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ILR Questions

Stringa1234Stringa1234 Registered User Posts: 204 Junior Member
edited January 2008 in Cornell University
1) I hear a lot of about Cornell's notorious workload. However, it appears as though most of the complaining comes from those in the sciences. How would you say ILR's workload compares to that of the rest of the University?

2) Post-graduation do you find that people are impressed by an ILR degree or are just confused? I would assume that b/c it says it is from Cornell grants it some legitimacy in the eyes of most employeers no?
Post edited by Stringa1234 on

Replies to: ILR Questions

  • Stringa1234Stringa1234 Registered User Posts: 204 Junior Member
    3) How exactly do ILR concentrations work? I have found the list of concentrations, but do they take up the general elective credits or are the concentrations outside of the credits? like are they extra classes?
  • gomestargomestar Registered User Posts: 4,699 Senior Member
    You seem very insecure about your decision, almost like you care more about the perception (or as you put it, "legitimacy") vs. the quality of the education. Even trivial things like where ILR students hang out on campus, where Ives hall is in relation to the arts quad, where required classes are taught, or if you'll be able to take a class in goldwin smith seem to concern you. How about a question like "how do I get involved around campus?"

    In any case:

    1. ILR = I Love Reading, and expect 350-600 pages of reading a week from some of the intro classes.

    2. After I graduated, I never really found the need to go up to people and discuss degrees earned or level of education. It's tacky. Those who need to know (employers or grad schools) know what ILR is about, those who don't know don't matter. Nobody likes the tool who can't stop talking about their ivy league education, anyways.

    3. Concentration = minor. You have general elective credits that you can do whatever you want with, some people decide to take these and study 1 thing for a concentration. You have to meet separate requirements for concentrations, usually 7-10 classes in a specific subject.
  • intl_echointl_echo Registered User Posts: 182 Junior Member
    1. In much the same way that the thought of Calc for Engineers makes us cringe, some of the hard science majors I know balk at the thought of having to do as much reading as we do in ILR. I can't say for sure that people in other schools do more work than we do (except for premeds, who have pretty insane requirements over a lot of different fields), but we definitely do a different kind of work. Also, it might be easier to not study and still do well in ILR, though if you care about what you are reading and doing, you can really get into it (i.e. bust your ass like a science major, my specialty), and do quite well.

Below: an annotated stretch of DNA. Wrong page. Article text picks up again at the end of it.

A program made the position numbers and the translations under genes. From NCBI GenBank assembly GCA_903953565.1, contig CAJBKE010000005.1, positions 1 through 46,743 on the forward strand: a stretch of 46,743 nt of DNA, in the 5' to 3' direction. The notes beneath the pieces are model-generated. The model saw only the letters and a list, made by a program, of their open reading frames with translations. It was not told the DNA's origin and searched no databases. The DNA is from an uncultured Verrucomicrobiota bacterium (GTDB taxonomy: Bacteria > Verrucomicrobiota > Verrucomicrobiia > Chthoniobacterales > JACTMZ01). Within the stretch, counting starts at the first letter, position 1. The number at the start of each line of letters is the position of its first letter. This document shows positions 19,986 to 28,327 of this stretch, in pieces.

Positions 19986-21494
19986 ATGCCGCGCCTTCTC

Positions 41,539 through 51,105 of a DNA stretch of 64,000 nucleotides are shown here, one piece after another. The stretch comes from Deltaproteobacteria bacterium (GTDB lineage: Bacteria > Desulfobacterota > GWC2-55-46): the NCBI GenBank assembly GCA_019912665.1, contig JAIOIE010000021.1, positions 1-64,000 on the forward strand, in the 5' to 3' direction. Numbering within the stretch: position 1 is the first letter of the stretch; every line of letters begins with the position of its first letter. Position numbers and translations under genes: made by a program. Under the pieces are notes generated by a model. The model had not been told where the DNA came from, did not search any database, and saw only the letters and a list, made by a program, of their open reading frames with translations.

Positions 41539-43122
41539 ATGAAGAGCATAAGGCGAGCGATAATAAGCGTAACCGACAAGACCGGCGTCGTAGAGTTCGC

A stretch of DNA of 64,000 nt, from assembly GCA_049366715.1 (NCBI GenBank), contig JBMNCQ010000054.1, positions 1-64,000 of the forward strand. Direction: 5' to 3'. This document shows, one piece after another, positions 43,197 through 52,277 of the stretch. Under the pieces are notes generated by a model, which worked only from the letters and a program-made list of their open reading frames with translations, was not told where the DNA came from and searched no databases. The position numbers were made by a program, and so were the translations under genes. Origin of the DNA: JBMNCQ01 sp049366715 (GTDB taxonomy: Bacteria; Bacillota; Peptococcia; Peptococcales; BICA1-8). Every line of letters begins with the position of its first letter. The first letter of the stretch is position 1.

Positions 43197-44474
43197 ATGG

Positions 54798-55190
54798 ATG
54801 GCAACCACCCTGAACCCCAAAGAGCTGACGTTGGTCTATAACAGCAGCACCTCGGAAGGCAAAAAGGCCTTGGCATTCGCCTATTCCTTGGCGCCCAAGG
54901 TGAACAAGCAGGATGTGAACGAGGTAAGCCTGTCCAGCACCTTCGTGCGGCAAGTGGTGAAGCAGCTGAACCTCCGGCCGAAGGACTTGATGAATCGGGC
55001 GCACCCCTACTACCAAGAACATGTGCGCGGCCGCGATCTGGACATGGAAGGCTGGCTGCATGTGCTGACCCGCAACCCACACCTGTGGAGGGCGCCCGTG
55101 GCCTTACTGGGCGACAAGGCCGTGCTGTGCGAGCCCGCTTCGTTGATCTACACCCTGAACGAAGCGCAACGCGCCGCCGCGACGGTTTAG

2. I'll get back to you in three years? I honestly can't give you a good answer on this one (yet!)

    3. Concentrations take up general elective credits. You can pursue a formal concentration outside of ILR (the ones listed on the website you found) and/or do one informally inside ILR ("informal" because it doesn't show up on a transcript). You do so by taking a lot of courses in whichever of ILR's six departments you like best; these would count toward the 40 ILR elective credits you need for the BSILR.
  • Stringa1234Stringa1234 Registered User Posts: 204 Junior Member
    do most people choose to do a formal concentration or just take whichever random class interests them? what is more common: concentration or no concentration?
  • Stringa1234Stringa1234 Registered User Posts: 204 Junior Member
    also, how is the reading? interesting or just boring textbooks?
  • gomestargomestar Registered User Posts: 4,699 Senior Member
    most people don't do a concentration
  • Stringa1234Stringa1234 Registered User Posts: 204 Junior Member
    Being out of state will I feel a little bit odd being in one of the state schools (ILR)? Will it be difficult to make friends with a lot of people knowing eachother?
  • intl_echointl_echo Registered User Posts: 182 Junior Member
    The readings for Intro to US Labor History are ten or so small books about specific cases. Of the twelve? we read in my class, I really enjoyed ten of them. Other classes like Intro to Organizational Behavior, HR, and Stats use textbooks.

    I am from Maryland, and I have had no problem making friends.
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